associate degree is a college degree awarded after the completion of
about 20 courses. It either prepares students for a
graduation or allows them to transfer into a bachelor's degree program.
Associate degrees are available from public community colleges, private
2-year colleges, for-profit technical institutes, and many 4-year
colleges and universities. An associate degree program can prepare you for
many exciting careers in science, technology, engineering, and
healthcare. Compared with those whose highest level of educational
attainment was a high school diploma, those with an associate degree
earn much more -- especially over the course of a career.
the most recent U.S. Department of Education data, a total of 728,114 associate degrees
were awarded in the U.S. during the 2006-2007 academic year by degree-granting
postsecondary institutions in the 50 states, the District of Columbia,
and outlying areas that year. Of these, men earned 34.3% and women
earned 62.5% of degrees awarded.
Between 2006–07 and
2018–19, in the middle alternative projections, the number of
associate's degrees is projected to increase 25 percent overall;
increase 16 percent for men; and increase 31 percent for women.
A December 2009 report, "Changes
in Postsecondary Awards Below the Bachelor's Degree: 1997 to 2007,"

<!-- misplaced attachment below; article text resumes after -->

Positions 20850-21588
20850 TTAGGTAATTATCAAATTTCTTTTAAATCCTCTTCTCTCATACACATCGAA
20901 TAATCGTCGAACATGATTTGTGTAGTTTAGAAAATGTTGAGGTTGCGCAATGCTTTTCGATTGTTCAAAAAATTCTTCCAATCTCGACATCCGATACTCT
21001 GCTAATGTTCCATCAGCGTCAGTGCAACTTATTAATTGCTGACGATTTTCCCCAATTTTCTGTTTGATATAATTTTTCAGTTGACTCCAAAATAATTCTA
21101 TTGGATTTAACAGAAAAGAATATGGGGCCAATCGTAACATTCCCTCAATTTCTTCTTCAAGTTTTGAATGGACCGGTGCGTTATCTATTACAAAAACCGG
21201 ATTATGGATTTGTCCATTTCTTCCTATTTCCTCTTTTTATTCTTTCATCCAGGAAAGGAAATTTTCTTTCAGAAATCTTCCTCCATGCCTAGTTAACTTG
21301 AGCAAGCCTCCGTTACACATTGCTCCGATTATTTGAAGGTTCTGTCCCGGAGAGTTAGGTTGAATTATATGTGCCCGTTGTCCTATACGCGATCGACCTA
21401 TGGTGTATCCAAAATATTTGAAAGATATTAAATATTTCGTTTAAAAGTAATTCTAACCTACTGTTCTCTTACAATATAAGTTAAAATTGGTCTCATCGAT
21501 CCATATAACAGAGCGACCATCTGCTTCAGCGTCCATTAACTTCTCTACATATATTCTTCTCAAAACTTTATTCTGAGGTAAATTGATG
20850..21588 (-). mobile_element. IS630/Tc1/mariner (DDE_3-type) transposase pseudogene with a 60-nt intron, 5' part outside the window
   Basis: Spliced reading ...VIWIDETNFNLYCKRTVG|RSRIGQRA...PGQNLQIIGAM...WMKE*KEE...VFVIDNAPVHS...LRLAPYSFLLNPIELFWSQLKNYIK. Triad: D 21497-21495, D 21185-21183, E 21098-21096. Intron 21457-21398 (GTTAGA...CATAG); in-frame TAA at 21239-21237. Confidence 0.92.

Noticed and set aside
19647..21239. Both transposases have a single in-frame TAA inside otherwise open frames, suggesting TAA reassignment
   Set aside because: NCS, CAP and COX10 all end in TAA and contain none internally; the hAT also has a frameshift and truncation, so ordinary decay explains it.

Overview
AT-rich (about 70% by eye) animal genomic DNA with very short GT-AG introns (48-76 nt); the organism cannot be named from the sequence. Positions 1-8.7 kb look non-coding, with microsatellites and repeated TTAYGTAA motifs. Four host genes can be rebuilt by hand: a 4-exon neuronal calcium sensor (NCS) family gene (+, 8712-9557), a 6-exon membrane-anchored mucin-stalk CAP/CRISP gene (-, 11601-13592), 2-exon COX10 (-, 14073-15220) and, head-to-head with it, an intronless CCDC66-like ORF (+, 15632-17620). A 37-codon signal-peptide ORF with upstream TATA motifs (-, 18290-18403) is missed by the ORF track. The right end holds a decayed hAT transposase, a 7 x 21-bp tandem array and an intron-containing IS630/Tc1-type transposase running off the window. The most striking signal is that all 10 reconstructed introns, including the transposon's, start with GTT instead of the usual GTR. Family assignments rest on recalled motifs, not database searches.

describes changes in the number and types of postsecondary awards below
the bachelor's degree (certificates and associate's degrees) conferred
over the decade between 1997 and 2007. According to the report, about 47
percent of all undergraduates were enrolled in subbaccalaureate programs
in 2007-08, and in the previous year, subbaccalaureate awards accounted
for almost 40 percent of all undergraduate credentials awarded. Between
1997 and 2007, the total number of subbaccalaureate awards conferred
increased by 28
percent to a total of 1.5 million. While community colleges still confer
the largest number of subbaccalaureate awards, the rate of increase in
awards conferred by private for-profit institutions was greater,
especially in 4-year for-profit institutions, which more than tripled
the number of awards conferred between 1997 and 2007.
government-approved organizations evaluate and
accredit schools. The
approval of these organizations signals that a school meets basic
academic and financial standards. There are seven accrediting
organizations approved by the U.S. Department of Education, one for each
of seven regions.
Beyond broad school
accreditation, specific programs are also accredited.
Professional and industry associations or organizations -- such as ABET
for engineering, and the American
College of Veterinary Medicine for veterinary technicians -- also accredit
programs that train professionals for specific occupations.
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To be career-ready in 2 years, students need to choose an
occupational major early in their school career. And there are
plenty of options. Explore a wide range of careers that start with an associate degree.